The positive tone of the posting encouraged specific requests for information which displayed a few common themes. One was that alerting upstream projects of unclear or apparently contradictory licensing problems . JakubJelinek pointed out the potential for one such problem when he thought that Spot's wording concerning the presence of L/GPL "or any later version" should emphasize that all files in a program should be examined for consistency in this regard. Jakub asked for clarification using the example of "glibc" which contains LGPL2.1 or later libraries certain files of which have exceptions allowing linking to proprietary code, and also contains GPL2 or later executables and some erroneous GPL2 only executables. Spot provided the License-tag "License: LGPLv2+ and LGPL with exceptions and GPLv2+" under the assumption the package would contain corrected versions of the executables and thought that Jakub's description exemplified the sort of breakdown that should be included in the spec comments. A very similar question was posed by JasonTibbitts about the "ypbind" package which seems to have contradictory information in the source and the manpage. Spot's answer was to get upstream to sort it out, but that source-code trumps all in the event of this not occurring.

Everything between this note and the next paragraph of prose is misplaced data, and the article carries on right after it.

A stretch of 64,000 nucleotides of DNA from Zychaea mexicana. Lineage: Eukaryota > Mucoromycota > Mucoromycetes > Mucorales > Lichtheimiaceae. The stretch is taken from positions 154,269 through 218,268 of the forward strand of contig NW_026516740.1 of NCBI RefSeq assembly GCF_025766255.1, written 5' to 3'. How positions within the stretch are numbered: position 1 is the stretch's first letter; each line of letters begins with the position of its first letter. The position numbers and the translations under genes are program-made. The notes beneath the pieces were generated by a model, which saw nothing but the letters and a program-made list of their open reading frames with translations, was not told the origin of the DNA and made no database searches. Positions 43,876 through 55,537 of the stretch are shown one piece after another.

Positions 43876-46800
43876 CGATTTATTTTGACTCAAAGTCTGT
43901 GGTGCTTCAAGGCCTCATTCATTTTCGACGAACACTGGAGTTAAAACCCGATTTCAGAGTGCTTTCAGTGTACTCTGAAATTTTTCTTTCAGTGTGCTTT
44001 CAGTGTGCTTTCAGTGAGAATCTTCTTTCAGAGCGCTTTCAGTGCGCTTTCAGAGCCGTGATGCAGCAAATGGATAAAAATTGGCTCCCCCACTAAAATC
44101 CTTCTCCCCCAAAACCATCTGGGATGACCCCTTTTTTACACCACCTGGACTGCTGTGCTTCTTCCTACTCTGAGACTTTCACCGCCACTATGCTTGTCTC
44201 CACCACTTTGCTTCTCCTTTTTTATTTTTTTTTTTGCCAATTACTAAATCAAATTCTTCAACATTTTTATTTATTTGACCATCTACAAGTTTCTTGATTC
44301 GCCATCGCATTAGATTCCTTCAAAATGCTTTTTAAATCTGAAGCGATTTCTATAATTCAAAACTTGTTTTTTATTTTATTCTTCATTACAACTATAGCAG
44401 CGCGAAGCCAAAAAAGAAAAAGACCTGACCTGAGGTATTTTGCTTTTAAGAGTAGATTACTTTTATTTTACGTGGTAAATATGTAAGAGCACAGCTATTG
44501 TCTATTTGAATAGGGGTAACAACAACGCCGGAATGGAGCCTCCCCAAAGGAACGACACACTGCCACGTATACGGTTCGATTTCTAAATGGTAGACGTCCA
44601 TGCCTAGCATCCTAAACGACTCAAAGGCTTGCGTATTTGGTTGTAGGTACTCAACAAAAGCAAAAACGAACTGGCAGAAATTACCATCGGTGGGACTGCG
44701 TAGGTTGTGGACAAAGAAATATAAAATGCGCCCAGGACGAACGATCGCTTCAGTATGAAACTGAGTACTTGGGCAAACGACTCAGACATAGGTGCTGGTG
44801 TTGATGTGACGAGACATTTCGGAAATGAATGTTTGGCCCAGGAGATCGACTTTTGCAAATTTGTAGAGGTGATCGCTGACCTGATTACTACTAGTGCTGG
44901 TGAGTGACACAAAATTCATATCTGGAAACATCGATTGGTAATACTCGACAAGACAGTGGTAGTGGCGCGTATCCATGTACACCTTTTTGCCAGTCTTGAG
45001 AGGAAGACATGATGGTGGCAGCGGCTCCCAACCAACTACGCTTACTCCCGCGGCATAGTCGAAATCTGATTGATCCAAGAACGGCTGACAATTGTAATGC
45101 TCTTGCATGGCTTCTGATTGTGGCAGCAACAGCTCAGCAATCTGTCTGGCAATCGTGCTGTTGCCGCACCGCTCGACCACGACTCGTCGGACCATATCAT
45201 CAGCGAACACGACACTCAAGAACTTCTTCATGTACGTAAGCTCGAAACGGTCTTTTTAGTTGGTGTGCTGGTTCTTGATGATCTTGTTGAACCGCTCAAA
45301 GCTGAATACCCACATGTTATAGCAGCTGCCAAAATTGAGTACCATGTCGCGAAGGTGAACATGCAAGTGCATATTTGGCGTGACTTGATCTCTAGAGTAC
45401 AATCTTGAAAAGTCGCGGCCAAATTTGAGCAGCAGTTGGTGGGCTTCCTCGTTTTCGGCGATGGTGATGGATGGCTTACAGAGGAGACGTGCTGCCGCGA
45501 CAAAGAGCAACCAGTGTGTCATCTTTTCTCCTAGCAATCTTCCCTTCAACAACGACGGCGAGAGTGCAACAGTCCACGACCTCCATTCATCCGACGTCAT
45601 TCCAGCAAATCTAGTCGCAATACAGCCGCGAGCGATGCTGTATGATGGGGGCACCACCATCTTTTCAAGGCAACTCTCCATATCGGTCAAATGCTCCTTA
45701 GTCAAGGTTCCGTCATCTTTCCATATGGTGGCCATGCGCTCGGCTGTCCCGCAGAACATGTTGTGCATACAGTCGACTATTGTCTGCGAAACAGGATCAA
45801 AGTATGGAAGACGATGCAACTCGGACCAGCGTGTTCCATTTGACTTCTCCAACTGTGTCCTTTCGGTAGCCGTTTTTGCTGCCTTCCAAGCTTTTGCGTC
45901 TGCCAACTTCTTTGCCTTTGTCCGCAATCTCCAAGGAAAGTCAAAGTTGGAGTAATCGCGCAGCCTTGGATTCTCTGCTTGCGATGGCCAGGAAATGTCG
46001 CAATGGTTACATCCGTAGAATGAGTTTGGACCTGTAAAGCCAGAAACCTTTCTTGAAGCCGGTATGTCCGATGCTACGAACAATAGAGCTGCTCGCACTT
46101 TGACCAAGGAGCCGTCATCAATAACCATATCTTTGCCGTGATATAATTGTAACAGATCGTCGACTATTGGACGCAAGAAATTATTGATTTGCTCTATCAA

The question of how necessary this all is was floated by TomLane while he tried to sort out his "mysql" package. Tom echoed JasonTibbitts suspicion that Fedora will be more organized than most upstream projects and that things are going to be complicated, perhaps unnecessarily so. In support of this Tom noted that many of the popular graphics libraries (libtiff, libpng and libjpeg) have BDS-ish licences and that his long involvement with them made clear to him that their spirit was intended to be BSD. This made the existence of a distinctly separate "zlib/libpng" license in Spot's list a little surprising to Tom. JesseKeating thought that if those projects had really intended to use BSD licensing then they would have and it was best not to assume anything and to try and be specific. Spot assured Tom that his intent was not to cause pain, but to make license-auditing easier for the Fedora Project and offered to try to pigeonhole any licenses which Tom wished to send him.
The impact on the buildsystem was considered by HansdeGoede who thought that it would be better to update the CVS devel-branch and avoid rebuilding until a more convenient time as otherwise this would effectively be triggering a mass rebuild. Hans also asked how freely distributable, non-modifiable content should be tagged (e.g. much firmware). JesseKeating listed other outstanding issues that might trigger a mass rebuild (BuildID, IceTea for Java, all ppc32 due to SELinux problem) and agreed  with Hans and Spot that it would be best to just tag in CVS-devel and add the license tagging as another item for a synchronized rebuild to minimize churn.